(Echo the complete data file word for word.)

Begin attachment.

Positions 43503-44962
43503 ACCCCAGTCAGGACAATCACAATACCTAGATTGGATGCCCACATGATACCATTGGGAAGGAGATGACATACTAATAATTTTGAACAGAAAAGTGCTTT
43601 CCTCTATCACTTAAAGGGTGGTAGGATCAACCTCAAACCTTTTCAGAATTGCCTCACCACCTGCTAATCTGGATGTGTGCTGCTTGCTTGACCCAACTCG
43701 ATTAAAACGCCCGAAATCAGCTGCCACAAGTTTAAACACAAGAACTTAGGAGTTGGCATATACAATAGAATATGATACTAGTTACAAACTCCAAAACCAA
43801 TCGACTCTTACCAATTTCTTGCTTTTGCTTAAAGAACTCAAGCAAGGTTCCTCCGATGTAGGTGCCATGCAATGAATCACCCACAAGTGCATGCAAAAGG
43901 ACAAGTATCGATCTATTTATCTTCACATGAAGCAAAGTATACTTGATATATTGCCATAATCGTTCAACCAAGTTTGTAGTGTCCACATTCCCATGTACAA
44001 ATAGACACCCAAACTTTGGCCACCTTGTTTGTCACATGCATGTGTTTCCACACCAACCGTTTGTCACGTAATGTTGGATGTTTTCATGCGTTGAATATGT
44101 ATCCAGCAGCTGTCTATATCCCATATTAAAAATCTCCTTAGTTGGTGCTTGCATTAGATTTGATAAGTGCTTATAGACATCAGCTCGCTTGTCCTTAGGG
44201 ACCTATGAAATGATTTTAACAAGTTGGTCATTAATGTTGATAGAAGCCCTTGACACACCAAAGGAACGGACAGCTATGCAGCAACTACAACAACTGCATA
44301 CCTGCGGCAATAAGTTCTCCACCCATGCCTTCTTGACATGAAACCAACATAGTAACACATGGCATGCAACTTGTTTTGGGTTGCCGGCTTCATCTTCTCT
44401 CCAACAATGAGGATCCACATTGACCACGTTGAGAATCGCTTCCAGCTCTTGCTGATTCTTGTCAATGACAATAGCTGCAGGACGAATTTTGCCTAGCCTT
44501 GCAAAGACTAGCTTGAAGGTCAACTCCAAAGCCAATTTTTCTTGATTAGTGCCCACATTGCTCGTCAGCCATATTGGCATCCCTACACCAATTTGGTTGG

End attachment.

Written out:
Positions 43503-44962
43503 ACCCCAGTCAGGACAATCACAATACCTAGATTGGATGCCCACATGATACCATTGGGAAGGAGATGACATACTAATAATTTTGAACAGAAAAGTGCTTT
43601 CCTCTATCACTTAAAGGGTGGTAGGATCAACCTCAAACCTTTTCAGAATTGCCTCACCACCTGCTAATCTGGATGTGTGCTGCTTGCTTGACCCAACTCG
43701 ATTAAAACGCCCGAAATCAGCTGCCACAAGTTTAAACACAAGAACTTAGGAGTTGGCATATACAATAGAATATGATACTAGTTACAAACTCCAAAACCAA
43801 TCGACTCTTACCAATTTCTTGCTTTTGCTTAAAGAACTCAAGCAAGGTTCCTCCGATGTAGGTGCCATGCAATGAATCACCCACAAGTGCATGCAAAAGG
43901 ACAAGTATCGATCTATTTATCTTCACATGAAGCAAAGTATACTTGATATATTGCCATAATCGTTCAACCAAGTTTGTAGTGTCCACATTCCCATGTACAA
44001 ATAGACACCCAAACTTTGGCCACCTTGTTTGTCACATGCATGTGTTTCCACACCAACCGTTTGTCACGTAATGTTGGATGTTTTCATGCGTTGAATATGT
44101 ATCCAGCAGCTGTCTATATCCCATATTAAAAATCTCCTTAGTTGGTGCTTGCATTAGATTTGATAAGTGCTTATAGACATCAGCTCGCTTGTCCTTAGGG
44201 ACCTATGAAATGATTTTAACAAGTTGGTCATTAATGTTGATAGAAGCCCTTGACACACCAAAGGAACGGACAGCTATGCAGCAACTACAACAACTGCATA
44301 CCTGCGGCAATAAGTTCTCCACCCATGCCTTCTTGACATGAAACCAACATAGTAACACATGGCATGCAACTTGTTTTGGGTTGCCGGCTTCATCTTCTCT
44401 CCAACAATGAGGATCCACATTGACCACGTTGAGAATCGCTTCCAGCTCTTGCTGATTCTTGTCAATGACAATAGCTGCAGGACGAATTTTGCCTAGCCTT
44501 GCAAAGACTAGCTTGAAGGTCAACTCCAAAGCCAATTTTTCTTGATTAGTGCCCACATTGCTCGTCAGCCATATTGGCATCCCTACACCAATTTGGTTGG